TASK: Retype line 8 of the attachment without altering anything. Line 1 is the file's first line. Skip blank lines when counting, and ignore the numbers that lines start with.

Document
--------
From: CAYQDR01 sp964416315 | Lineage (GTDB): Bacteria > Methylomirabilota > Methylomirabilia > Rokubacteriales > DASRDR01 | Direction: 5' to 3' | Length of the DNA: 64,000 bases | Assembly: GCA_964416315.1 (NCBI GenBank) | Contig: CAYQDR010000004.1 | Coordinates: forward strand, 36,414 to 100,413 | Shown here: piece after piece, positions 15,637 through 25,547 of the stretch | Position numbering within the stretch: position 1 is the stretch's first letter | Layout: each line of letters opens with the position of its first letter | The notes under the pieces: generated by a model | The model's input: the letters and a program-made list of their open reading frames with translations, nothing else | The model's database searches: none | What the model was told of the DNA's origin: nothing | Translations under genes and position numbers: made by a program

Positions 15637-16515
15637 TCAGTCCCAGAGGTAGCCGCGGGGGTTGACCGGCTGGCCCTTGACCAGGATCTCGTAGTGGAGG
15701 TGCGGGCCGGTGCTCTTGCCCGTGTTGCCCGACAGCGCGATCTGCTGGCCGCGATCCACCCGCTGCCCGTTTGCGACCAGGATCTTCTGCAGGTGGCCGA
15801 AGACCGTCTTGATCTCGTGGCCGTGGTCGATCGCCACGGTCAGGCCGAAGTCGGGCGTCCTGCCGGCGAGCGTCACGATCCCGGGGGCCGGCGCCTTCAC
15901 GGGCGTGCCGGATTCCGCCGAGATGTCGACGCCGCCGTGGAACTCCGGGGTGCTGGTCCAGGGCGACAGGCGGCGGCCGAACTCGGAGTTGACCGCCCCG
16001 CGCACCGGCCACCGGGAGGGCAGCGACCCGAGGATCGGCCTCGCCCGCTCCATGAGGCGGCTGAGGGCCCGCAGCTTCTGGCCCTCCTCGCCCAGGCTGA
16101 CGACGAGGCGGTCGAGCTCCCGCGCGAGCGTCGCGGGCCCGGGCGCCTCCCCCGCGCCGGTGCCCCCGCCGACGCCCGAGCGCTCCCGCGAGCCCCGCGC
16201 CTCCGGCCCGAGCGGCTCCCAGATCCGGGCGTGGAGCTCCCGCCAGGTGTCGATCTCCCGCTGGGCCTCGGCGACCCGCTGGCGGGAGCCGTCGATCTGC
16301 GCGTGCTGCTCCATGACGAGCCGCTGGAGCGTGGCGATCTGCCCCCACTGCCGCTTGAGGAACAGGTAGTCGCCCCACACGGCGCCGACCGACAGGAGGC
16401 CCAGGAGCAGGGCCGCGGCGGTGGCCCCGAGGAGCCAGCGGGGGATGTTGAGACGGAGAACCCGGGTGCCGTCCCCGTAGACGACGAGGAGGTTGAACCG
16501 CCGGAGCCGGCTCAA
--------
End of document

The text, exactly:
16101 CGACGAGGCGGTCGAGCTCCCGCGCGAGCGTCGCGGGCCCGGGCGCCTCCCCCGCGCCGGTGCCCCCGCCGACGCCCGAGCGCTCCCGCGAGCCCCGCGC